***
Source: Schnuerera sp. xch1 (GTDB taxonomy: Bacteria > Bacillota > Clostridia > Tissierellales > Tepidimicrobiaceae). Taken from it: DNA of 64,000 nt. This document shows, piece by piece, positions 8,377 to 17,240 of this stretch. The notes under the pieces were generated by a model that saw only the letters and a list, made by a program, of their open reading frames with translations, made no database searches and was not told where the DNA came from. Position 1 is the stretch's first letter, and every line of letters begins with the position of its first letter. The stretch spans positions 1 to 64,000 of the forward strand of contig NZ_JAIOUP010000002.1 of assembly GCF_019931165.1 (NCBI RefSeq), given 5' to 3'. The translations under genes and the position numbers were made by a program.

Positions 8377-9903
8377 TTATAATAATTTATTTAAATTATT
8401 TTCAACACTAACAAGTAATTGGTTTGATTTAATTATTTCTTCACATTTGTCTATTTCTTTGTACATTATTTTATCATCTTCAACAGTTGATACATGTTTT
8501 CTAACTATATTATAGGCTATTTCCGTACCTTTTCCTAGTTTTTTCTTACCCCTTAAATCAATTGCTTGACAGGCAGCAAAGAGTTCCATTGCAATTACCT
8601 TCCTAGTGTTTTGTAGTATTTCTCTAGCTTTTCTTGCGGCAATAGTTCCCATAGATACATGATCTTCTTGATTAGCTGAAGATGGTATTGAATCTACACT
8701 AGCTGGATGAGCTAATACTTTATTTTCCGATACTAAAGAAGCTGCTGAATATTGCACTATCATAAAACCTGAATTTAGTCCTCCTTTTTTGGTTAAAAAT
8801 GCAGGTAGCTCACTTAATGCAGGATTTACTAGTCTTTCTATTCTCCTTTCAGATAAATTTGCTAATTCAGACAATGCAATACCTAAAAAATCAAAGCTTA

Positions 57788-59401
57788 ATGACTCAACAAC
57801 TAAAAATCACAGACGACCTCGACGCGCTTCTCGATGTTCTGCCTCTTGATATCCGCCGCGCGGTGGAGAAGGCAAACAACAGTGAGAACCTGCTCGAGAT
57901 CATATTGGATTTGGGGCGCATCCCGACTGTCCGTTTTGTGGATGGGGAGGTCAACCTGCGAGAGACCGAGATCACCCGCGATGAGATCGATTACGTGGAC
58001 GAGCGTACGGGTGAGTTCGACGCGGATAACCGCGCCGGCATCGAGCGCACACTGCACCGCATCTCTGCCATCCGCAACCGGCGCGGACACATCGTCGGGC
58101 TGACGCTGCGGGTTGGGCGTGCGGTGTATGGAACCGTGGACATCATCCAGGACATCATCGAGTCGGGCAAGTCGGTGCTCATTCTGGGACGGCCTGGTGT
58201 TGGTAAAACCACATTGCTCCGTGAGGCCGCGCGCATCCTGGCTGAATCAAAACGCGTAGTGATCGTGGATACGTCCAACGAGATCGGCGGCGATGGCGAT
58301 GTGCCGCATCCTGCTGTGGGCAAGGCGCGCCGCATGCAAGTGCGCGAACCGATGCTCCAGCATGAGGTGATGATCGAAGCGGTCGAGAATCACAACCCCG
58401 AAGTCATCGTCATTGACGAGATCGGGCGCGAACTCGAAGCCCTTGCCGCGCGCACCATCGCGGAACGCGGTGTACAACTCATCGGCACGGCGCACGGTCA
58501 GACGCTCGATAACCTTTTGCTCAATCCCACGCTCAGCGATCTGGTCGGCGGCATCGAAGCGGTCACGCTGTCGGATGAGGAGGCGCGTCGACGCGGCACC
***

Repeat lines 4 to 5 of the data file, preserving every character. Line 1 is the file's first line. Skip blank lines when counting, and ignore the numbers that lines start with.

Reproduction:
8401 TTCAACACTAACAAGTAATTGGTTTGATTTAATTATTTCTTCACATTTGTCTATTTCTTTGTACATTATTTTATCATCTTCAACAGTTGATACATGTTTT
8501 CTAACTATATTATAGGCTATTTCCGTACCTTTTCCTAGTTTTTTCTTACCCCTTAAATCAATTGCTTGACAGGCAGCAAAGAGTTCCATTGCAATTACCT